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Monday, December 11, 2000



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Glory of Varanasi


Mona Dureja

Miles of stepped ghats, a holy dip in the Ganges, religious ceremonies, numerous temples and mosques, pilgrims and tourists from India and abroad -- all these and more make up the eternal city of Varanasi.

I discovered the town's true spirit during a memorable trip there. Popularly known as `mini India', Varanasi has been the converging point of all religions and cultures for centuries.

The city can be explored by boarding a tourist vehicle run by the State Transport Corporation. Similar tours which take you on a visit of the ghats, temples, the Banaras Hindu University, Sarnath and the Ramnagar fort are available with private travel ag encies and hotels. A guide can also be hired from the same sources.

The stepped ghats, along the banks of the Ganges, is the perfect place to start your exploration of Varanasi. The early morning boat ride alongside the ghats provides a glimpse of the morning rituals of the city. As the sun rises, the various ghats are t hronged by people who offer their prayers to Nature.

The older parts of the city are criss-crossed by narrow lanes and alleys, which are difficult to access by car. Varanasi can be best-discovered on foot. While hiring a cycle-rickshaw or an auto-rickshaw, the rent should be fixed before hand.

The city is dotted with temples of importance to Hindus, Muslims and Buddhists. While visiting the temples, it is advisable not to wear jewellery and carry money. The Kashi Vishwanath Temple is one of the most-famous temples here. The temple is dedicated to Lord Shiva, who is the patron-deity of Varanasi and, is one of the 12 Jyotirlingas revered for their mystical powers. The temple was originally constructed by Rani Ahilyabai Holkar in 1776. Later, Maharaja Ranjit Singh had the dome gold-plated as a g oodwill gesture to the city.

There is a temple dedicated to Mother India, about one km from the railway station, which is called `Bharat Mata Temple'. A beautiful 3-dimensional relief map of India, etched out in marble, is the presiding deity here.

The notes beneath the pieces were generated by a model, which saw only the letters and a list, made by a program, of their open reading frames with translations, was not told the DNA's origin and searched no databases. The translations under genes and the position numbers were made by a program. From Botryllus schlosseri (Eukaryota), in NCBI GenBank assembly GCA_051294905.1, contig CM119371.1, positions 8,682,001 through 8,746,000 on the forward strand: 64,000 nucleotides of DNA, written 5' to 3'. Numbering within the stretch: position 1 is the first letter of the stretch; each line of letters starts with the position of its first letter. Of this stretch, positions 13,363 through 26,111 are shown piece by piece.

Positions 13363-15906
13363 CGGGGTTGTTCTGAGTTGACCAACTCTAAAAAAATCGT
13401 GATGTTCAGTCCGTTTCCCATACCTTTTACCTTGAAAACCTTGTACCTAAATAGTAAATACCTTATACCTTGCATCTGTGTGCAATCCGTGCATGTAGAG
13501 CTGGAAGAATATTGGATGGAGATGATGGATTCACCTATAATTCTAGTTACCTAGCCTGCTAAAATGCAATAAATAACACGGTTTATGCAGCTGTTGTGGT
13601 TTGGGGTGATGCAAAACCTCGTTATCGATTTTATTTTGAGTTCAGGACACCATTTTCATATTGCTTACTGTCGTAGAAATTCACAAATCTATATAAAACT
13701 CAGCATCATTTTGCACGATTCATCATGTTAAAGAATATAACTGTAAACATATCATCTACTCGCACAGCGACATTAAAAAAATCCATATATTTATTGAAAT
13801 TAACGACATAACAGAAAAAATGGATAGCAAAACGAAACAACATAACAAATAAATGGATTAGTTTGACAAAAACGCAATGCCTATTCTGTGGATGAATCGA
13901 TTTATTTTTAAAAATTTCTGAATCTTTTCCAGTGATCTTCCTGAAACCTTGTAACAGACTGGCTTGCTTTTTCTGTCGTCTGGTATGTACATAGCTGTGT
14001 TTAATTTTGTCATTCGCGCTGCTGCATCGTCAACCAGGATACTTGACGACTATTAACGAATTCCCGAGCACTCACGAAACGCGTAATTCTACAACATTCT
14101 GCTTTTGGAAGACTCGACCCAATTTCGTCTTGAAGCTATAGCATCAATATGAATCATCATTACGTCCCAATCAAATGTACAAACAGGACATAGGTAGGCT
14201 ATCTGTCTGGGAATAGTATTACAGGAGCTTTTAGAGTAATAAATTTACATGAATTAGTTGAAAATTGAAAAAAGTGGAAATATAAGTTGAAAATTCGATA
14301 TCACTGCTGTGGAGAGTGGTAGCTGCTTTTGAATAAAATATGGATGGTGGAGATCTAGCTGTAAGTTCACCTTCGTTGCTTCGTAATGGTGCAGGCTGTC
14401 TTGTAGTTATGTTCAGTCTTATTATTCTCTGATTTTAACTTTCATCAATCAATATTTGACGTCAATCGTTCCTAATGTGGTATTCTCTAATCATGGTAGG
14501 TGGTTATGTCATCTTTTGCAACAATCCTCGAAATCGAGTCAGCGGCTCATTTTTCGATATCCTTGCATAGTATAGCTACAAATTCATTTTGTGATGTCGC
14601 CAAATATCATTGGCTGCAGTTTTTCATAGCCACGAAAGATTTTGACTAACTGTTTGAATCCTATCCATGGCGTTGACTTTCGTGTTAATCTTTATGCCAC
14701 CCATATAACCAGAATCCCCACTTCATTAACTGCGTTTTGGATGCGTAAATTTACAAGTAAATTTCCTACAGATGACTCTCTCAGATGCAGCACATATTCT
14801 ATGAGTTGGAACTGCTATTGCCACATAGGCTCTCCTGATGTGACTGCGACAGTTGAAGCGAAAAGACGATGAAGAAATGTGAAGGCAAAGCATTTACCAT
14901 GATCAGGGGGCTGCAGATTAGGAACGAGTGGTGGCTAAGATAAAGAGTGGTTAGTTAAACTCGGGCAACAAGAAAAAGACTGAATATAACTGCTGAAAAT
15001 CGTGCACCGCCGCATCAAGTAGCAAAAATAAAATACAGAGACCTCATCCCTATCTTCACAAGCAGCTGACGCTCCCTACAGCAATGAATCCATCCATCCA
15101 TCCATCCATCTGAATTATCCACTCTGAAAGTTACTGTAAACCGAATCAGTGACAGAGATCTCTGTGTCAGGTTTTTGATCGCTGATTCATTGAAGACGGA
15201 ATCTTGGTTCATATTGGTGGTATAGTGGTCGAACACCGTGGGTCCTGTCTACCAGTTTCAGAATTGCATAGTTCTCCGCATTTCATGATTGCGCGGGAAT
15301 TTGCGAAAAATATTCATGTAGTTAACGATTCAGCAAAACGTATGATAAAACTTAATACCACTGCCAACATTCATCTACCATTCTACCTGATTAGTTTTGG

Varanasi is famous for the Banaras Hindu University, which is probably the largest residential university in Asia. Varanasi, being a centre for arts, culture and philosophy, attracts students from both India and abroad, especially from neighbouring count ries such as Sri Lanka, Thailand and Japan. The new Vishwanath Temple built within the university-complex is dedicated to learning, with verses from the Gita inscribed on its walls.

The Bharat Kala Bhawan houses an interesting collection of archaeological artefacts. It was established in 1920 and Rabindranath Tagore was its first chairperson.

The Ramnagar Fort, on the banks of the Ganges, is about two km from Banaras Hindu University. The ruins of the palace of the former Banaras rulers can be found at Ramnagar. The festival of Dasara is still celebrated in its precincts with the same pomp an d glory.

Shopping in the bazaars of Banaras can be a very exciting experience, especially for the famous Banarasi sarees. Other interesting artefacts are also available. The city is also famous

for the `Banarasi Paan'.

The Banaras gharana style of music, light and classical, and dance are highly stylised and distinctive in character. So it is a good idea to enjoy a concert or two while visiting the town.

For the religious minded, a visit to Varanasi is incomplete without taking part in the Ganga aarti, which is held at sunset. The priests and the pious come together to chant shlokas and sing bhajans, while lighted diyas float down the river casting a mag ical spell on the spectators.

Fact file

How to get there:

By air: Babatpur, which is 22 km from Varanasi is the nearest airport. Indian Airlines has convenient flights to New Delhi, Mumbai, Bhubaneswar and Lucknow. Taxis are easily available from here.

By rail: Trains to New Delhi, Patna and Calcutta are available from the Varanasi cantonment station and Mughal Sarai station.

By road: Varanasi is well-connected by road. Uttar Pradesh Roadways plies a number of deluxe and ordinary coaches for the

convenience of pilgrims and tourists.

Where to stay: There is a host of deluxe, standard and budget accommodation available in Varanasi.

Some of the addresses are given below:

* Clarkes Varanasi (Deluxe), The Mall, Cantonment, Varanasi.

Ph: 348501 Fax: 348186.

* De Paris (Standard), 15, The Mall, Cantonment, Varanasi.

Ph: 346601-08, Fax: 348520.

* Tourist Bungalow (Uttar Pradesh State Tourism Development Corporation), Parde Kothi, Near Cantonment Railway Station, Varanasi. Ph: 343413

Pic.: The stepped ghats of Varanasi

Picture by Sarvesh

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